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Environmental Crisis Exposed in The World Is Too Much With Us and God's Grandeur

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Environmental Crisis Exposed in The World Is Too Much With Us and God's Grandeur


 In his poem, "The World Is Too Much With Us," William Wordsworth blames modern man of being too self-indulgent.  Likewise, Gerard Manley Hopkins shows how the way we treat nature shows our loss of spirituality in his poem, "God's Grandeur."  We are ruthless by lacking proper appreciation for, being separated from, and abusing nature.

 

Man lacks proper gratitude for nature.  People often are blind to nature's great beauty.  "It moves us not," says Wordsworth.  Many people never see a sunrise or a sunset because we are too concerned with the hustle and bustle of our tiny worlds to appreciate the opulence around us.  We don't recognize the creation that God has bestowed upon us.  In his poem, Hopkins shows how the Earth is God's creation:  "The world is charged with the grandeur of God." He asserts that God's work is still to be seen in nature.  We don't always realize that we get all of our wealth from nature.  We often forget that "little we see in nature is ours."  Even our bodies are part of nature.    In the Bible, it says that we were created from the dust of the Earth.  Full appreciation is not always shown for the Earth, making us cruel to nature.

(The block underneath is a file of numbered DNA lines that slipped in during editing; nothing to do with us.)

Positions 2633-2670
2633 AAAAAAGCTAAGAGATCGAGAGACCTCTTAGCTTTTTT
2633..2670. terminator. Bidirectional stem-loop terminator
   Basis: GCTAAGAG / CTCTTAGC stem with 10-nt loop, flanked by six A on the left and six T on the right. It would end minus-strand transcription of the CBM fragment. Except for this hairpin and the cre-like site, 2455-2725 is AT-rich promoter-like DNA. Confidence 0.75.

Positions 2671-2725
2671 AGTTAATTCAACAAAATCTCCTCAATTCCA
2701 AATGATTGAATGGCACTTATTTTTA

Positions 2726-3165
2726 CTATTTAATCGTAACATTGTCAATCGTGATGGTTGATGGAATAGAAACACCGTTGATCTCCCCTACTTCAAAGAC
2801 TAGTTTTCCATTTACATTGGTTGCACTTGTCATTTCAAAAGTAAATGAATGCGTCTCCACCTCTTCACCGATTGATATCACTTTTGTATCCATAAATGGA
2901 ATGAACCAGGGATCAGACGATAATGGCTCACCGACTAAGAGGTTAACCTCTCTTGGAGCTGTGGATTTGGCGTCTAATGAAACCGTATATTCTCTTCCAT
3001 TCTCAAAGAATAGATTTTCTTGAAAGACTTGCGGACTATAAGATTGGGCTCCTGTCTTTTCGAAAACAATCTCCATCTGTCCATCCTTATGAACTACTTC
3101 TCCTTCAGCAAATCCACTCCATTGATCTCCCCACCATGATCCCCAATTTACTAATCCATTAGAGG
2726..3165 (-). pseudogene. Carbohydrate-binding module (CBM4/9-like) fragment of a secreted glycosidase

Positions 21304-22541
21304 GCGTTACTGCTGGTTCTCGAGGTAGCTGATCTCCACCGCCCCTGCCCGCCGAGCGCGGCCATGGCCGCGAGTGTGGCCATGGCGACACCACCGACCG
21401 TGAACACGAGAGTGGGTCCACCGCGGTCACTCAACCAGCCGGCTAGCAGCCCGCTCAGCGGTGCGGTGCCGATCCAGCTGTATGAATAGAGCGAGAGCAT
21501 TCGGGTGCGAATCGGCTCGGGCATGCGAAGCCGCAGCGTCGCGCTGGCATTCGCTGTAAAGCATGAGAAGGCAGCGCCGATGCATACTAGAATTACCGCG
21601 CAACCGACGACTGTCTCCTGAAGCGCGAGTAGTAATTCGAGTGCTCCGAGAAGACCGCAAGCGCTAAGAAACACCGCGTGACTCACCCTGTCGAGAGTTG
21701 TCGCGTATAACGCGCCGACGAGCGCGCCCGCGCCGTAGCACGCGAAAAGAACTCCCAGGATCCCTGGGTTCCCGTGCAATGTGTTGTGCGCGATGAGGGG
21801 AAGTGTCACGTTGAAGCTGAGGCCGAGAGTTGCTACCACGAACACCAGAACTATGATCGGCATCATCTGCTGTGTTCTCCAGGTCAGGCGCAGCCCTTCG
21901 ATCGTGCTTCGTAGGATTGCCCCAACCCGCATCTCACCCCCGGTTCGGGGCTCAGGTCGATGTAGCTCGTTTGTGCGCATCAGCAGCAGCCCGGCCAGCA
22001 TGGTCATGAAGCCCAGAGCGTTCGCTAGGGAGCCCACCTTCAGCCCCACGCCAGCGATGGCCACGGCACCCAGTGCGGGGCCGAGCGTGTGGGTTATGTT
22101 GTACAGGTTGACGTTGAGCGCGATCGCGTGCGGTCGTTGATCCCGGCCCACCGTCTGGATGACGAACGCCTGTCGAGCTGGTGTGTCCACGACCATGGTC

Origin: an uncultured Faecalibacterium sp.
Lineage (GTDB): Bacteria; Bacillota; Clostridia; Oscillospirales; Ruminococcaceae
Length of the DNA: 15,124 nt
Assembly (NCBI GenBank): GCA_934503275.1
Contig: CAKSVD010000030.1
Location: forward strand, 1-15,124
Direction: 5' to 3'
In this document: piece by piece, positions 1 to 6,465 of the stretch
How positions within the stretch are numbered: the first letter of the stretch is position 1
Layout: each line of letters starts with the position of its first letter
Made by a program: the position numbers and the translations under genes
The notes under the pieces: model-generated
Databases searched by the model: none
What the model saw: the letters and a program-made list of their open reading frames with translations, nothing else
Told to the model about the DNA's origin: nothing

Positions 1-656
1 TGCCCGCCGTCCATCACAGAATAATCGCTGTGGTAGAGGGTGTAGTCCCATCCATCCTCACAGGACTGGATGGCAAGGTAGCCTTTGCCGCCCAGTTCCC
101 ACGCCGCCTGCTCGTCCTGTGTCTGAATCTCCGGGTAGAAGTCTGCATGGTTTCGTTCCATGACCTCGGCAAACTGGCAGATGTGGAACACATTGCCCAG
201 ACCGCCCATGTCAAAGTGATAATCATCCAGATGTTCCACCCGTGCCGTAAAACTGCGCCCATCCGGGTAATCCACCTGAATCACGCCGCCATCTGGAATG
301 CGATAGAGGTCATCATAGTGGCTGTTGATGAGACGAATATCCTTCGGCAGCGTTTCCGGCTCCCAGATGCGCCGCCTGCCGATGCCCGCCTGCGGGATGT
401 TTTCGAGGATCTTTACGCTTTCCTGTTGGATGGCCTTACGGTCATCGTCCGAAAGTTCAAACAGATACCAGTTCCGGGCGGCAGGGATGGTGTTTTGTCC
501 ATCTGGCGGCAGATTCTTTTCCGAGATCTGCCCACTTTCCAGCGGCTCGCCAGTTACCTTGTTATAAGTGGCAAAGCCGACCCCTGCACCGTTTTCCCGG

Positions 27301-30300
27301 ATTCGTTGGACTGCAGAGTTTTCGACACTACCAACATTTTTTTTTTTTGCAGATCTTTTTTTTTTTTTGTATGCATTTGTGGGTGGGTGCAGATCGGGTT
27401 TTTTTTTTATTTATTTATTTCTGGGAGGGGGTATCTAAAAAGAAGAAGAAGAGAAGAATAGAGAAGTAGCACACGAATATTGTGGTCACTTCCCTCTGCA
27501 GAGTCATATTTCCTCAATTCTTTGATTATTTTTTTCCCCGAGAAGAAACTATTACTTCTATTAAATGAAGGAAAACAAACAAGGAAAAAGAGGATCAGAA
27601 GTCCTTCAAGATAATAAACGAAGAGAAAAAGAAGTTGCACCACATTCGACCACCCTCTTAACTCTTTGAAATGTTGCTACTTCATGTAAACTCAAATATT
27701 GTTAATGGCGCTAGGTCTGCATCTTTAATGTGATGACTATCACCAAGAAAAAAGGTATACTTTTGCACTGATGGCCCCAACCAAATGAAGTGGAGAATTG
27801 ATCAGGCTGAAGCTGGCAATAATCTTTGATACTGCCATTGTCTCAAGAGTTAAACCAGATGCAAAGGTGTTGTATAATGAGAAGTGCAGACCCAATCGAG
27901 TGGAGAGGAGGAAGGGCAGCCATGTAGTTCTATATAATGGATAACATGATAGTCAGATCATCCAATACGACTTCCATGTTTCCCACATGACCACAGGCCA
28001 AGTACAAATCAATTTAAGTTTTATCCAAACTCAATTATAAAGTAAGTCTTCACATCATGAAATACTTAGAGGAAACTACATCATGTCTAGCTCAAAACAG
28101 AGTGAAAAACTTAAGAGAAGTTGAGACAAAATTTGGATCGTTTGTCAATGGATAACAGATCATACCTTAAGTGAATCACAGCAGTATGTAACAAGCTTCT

Many individuals are alienated from nature.  They are separated from nature because of the deep transformation of the landscape.  There are few natural things left in landscape.  "The soil is bare now, nor can foot feel being shod."  Hopkins uses this line to explain how out of touch man is with nature.  We cannot even feel the ground under our feet because of the shoes we wear.  Mankind also fears nature.  We are afraid of  "The winds that will...


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...  We are separated from nature, we fear nature, and we mistreat animals.  Man also abuses nature.  We use nature to make money, we overuse nature, and we pollute nature.  Mankind is tremendously callous to the environment.  We must be sensitive to nature or the Earth will become like the world in H.G. Wells' novel, The Time Machine.  It will be filled with frail Eloi.  Underground there will be white, ape-like Morlocks.  Giant crabs will roam beaches, and the only remnant of the world today will be artifacts kept in a Museum of Green Porcelain.      

 

All should read Hopkins's poem, "God's Grandeur," and Wordworth's poem, The World Is Too Much With Us so everyone will realize the man's responsibility to nature.  If we want our children and grandchildren to enjoy the quality of life we have today, environmental problems must be corrected now.

 


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